How do you solve a problem like Ed Miliband? Unflatteringly compared to Wallace, his inability to eat a bacon sandwich while “looking normal” (probably just as well it wasn’t a cheese sandwich) and his regular struggle to match Cameron in Question Time has meant the main problem for Labour has been its very own leader. Quite simply, Miliband doesn’t have the confidence of the nation to be Prime Minister. However, Miliband performed well on the debate and his acknowledgement of his unflattering image in an interview with a rigorous Jeremy Paxman was a step in the right direction. It will be interesting to see what actions are taken to continue improving his charm with voters, and let’s be honest, his own MPs.
Nigel Farage really is the Marmite man of politics. To his supporters, he is a man of the people, happy to have a pint in a local pub and unafraid of how his rivals see him. He is comfortable voicing inflammatory opinions like being anti-EU, anti-immigration, expanding the army reserve and privatising the NHS. To his opponents, he is drawing support from the far right, and represents a party who wants to raise the drawbridge on immigrants, betray the institution that is the NHS into an American style medical care system and refuses to agree to same sex marriage. Married to a German and with ancestors who fled to the UK to escape religious persecution he is seen as either a hypocrite or proof he is not a racist. Either way, Farage and Ukip will continue to cause controversy. In its manifesto, the party is aiming for a “low tax revolution” by raising around £30bn from leaving the EU, scrapping the HS2 high speed railway network, slashing foreign aid and giving less money to Scotland.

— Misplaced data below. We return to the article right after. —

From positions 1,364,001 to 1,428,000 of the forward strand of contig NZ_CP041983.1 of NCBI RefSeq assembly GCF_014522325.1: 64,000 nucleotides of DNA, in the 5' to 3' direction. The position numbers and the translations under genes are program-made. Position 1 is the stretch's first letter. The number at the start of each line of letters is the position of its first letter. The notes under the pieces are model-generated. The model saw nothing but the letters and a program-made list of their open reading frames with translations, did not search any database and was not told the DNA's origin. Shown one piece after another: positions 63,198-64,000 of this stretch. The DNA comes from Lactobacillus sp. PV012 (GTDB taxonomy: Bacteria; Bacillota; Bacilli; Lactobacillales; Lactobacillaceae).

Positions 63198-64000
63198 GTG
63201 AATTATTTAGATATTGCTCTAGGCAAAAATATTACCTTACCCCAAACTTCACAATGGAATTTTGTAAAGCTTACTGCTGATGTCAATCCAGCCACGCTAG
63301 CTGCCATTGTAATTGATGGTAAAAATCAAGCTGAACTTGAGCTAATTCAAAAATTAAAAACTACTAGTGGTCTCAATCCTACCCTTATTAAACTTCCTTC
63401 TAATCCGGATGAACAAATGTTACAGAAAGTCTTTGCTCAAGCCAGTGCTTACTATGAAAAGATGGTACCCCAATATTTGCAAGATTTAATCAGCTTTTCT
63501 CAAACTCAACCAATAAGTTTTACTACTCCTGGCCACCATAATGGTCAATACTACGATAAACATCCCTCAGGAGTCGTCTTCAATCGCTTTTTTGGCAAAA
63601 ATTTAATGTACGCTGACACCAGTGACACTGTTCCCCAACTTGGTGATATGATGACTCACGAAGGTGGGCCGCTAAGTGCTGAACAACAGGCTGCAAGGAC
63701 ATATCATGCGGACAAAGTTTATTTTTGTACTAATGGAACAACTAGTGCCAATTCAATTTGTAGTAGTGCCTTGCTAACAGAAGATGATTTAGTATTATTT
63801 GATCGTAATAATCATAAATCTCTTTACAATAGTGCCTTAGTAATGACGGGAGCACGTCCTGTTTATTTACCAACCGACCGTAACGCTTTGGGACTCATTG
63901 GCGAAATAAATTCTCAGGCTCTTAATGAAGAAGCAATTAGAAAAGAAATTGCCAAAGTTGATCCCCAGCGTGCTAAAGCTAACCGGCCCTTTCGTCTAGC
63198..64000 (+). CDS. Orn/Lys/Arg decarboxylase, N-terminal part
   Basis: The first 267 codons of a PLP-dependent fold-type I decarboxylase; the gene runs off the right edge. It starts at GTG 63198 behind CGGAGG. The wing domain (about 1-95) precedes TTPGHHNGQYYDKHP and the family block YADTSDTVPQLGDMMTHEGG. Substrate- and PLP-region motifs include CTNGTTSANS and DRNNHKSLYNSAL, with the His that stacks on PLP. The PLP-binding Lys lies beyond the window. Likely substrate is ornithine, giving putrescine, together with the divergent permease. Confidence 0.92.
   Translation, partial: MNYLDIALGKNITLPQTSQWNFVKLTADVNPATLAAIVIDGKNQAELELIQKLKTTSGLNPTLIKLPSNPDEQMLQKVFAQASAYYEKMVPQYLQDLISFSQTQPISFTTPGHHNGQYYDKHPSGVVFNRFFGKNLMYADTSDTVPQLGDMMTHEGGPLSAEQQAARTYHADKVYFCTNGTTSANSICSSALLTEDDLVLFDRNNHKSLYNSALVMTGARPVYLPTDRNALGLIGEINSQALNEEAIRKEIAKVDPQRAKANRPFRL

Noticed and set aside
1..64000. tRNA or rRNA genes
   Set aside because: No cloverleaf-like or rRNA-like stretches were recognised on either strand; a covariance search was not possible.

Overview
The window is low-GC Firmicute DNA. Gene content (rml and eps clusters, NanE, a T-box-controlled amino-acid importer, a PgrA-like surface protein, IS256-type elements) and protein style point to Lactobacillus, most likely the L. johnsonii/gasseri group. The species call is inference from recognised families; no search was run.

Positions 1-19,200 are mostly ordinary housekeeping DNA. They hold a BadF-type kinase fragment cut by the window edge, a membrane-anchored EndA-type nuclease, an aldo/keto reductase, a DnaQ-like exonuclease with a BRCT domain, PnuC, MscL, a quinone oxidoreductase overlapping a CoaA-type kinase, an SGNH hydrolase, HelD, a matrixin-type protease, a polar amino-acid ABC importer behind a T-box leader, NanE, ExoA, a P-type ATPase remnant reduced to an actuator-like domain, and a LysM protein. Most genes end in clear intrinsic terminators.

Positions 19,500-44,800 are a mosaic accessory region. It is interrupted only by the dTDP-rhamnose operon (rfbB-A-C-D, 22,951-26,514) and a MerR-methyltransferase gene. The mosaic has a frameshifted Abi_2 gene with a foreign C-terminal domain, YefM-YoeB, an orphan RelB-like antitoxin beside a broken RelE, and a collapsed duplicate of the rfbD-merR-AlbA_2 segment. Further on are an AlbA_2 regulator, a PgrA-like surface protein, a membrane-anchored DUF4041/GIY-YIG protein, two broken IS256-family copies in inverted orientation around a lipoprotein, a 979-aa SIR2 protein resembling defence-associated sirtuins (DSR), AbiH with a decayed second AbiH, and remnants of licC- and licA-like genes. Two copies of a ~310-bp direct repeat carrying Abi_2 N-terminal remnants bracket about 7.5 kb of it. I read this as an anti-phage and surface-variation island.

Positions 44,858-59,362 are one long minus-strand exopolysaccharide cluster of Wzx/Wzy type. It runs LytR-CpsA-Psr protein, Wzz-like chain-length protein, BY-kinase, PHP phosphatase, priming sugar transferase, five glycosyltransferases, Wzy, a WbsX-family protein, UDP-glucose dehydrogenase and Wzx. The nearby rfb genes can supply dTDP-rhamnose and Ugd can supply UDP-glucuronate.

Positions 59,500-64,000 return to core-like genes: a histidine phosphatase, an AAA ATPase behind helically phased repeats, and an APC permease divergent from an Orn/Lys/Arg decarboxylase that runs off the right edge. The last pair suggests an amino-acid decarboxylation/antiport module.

What ever happened to the Liberal Democrats? Fronted by Nick Clegg, it seems that people have neither forgotten nor forgiven their promise not to raise tuition fees only for the coalition to increase them. Campaigning that they are “the only party standing up to Ukip” they believe they are defending the businesses that rely heavily on Europe. Plans also include spending cuts and tax changes to wipe out the budget deficit, as well as restricting access to non-dom status and extending free childcare for all two year olds for working families. The Liberal Democrats are hoping to be invited to the party as the junior partners in a possible coalition with either the Conservatives or Labour.
The Green Party has over 57,000 members and with a party record of 571 candidates, will contest over 90% of seats in England and Wales. They are headed by Natalie Bennett, who had the worst car crash moment of the election campaign so far, with an excruciatingly poor radio interview with LBC last month. Honestly, unless you’re a fan you’ll struggle to keep a straight face. Currently their only seat is held by Caroline Lucas in Brighton Pavilion. However, in their Manifesto, they have set out to highlight a new 60% rate of income tax and a 10% cut in public transport fares. Keeping to their environmental heartbeat, they are also looking to create jobs by insulating cold homes and keeping climate emissions down.
May the force be with you